19 Dezember 2018

Don’t Stop Half Way: IFLA Submits Input to 2018 Review of WSIS Progress

First page of IFLA response to WSIS ReviewIFLA has answered the UN’s call for contributions on progress towards WSIS Action Lines and Targets. This process makes connecting all libraries to the internet a key priority. IFLA’s response highlights welcome recognition of the potential of libraries, but also worrying legal trends.

2018 marked the point where, according to the statistics of the International Telecommunications Union, the number of internet users worldwide rose above 50% of the population.

Public access through libraries and other community facilities has played an important part in this.

For millions, their first experience of the internet was in a library. Many of them still rely on libraries for a number of reasons – access to a full computer terminal, a desire for anonymity, a need for support.

There is no reason to think this won’t be the case for the remaining 50%.

In its submission to the annual review of progress towards the targets set as part of the World Summit on the Information Society (WSIS) process, IFLA underlined these contributions.

With getting all public libraries connected to the Internet a clear goal in the WSIS Conclusions of 2015, there has been progress in increasing connectivity, and recognition of the potential of libraries as WiFi hotspots.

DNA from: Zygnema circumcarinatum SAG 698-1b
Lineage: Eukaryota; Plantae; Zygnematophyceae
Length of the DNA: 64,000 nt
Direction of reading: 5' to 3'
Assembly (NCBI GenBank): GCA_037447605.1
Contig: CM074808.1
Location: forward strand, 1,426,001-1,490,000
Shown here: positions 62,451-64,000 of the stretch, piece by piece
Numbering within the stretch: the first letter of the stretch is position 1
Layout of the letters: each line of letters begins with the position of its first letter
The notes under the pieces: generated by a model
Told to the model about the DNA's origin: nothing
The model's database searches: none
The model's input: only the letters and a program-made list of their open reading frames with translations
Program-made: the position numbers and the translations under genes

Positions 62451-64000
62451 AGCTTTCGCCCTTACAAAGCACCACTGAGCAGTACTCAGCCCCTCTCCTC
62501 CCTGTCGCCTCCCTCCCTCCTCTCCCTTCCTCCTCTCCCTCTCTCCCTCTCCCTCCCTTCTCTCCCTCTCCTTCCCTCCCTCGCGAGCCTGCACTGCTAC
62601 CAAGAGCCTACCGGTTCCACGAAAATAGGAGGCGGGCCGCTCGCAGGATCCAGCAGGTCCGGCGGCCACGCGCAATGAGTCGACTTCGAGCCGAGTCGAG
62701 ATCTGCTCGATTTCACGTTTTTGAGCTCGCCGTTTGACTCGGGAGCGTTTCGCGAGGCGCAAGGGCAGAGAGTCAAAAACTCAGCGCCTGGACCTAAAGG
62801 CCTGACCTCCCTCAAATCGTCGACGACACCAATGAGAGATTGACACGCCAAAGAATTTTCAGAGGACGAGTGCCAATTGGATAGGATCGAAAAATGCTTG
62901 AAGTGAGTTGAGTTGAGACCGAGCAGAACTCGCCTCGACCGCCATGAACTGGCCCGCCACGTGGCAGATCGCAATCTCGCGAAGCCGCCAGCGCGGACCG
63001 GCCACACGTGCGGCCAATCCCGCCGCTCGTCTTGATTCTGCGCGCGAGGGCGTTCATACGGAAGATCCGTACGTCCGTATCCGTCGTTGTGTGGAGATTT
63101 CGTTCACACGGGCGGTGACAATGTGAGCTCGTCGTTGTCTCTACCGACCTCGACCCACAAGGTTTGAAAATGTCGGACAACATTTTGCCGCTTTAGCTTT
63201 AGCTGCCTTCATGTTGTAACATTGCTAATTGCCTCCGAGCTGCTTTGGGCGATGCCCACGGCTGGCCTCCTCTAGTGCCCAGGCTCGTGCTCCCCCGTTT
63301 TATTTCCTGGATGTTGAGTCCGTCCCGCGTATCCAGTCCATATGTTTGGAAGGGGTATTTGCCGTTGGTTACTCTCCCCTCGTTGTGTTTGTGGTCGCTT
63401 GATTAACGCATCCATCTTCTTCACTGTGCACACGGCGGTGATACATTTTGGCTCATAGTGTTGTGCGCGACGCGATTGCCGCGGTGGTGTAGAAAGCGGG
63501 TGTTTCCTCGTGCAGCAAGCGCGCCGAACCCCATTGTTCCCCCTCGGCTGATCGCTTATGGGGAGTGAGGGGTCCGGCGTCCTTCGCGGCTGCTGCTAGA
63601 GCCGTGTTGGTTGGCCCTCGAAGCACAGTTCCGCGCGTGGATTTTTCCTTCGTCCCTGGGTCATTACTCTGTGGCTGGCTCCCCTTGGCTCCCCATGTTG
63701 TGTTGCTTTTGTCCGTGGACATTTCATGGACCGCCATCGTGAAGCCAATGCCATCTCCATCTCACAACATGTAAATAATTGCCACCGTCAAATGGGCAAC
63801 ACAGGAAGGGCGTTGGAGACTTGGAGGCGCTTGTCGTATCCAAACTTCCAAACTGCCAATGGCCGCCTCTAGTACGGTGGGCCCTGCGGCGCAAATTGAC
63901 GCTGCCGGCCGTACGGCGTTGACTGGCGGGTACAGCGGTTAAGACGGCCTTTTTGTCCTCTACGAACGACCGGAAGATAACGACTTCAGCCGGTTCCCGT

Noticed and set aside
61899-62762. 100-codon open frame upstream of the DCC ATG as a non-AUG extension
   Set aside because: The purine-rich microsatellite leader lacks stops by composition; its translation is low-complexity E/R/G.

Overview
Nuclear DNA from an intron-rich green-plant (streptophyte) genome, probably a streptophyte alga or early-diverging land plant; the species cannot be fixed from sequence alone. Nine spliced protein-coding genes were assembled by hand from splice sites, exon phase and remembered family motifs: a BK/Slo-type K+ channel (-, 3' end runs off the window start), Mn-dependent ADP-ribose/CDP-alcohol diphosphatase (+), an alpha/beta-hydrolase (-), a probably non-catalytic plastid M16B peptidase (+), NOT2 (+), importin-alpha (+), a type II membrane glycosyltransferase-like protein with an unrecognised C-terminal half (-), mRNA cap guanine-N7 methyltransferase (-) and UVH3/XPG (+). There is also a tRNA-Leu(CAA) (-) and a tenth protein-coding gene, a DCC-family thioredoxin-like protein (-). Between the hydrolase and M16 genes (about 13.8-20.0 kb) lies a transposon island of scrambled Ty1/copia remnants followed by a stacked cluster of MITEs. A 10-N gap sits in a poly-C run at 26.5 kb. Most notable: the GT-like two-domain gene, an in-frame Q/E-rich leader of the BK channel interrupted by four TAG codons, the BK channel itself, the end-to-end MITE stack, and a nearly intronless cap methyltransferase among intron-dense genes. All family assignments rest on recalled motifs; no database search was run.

IFLA’s own Library Map of the World includes numbers of libraries with publicly available internet connections, and will offer a key indicator of trends in future.

However, IFLA’s submission also highlights concerns about giving libraries liability for the content accessed by their users. There is also a need to address broader fears about privacy, both in the face of government and private actors.

IFLA is currently producing a policy toolkit on public access which will help libraries and library associations advocate for wider and better connectivity.

You can download the IFLA submission from our publication page. Read more about IFLA’s work on libraries and the information society.

FAIFE (Committee on Freedom of Access to Information and Freedom of Expression), Access to information, Digital divide, Public Access, WSIS, World Summit on the Information Society (WSIS)

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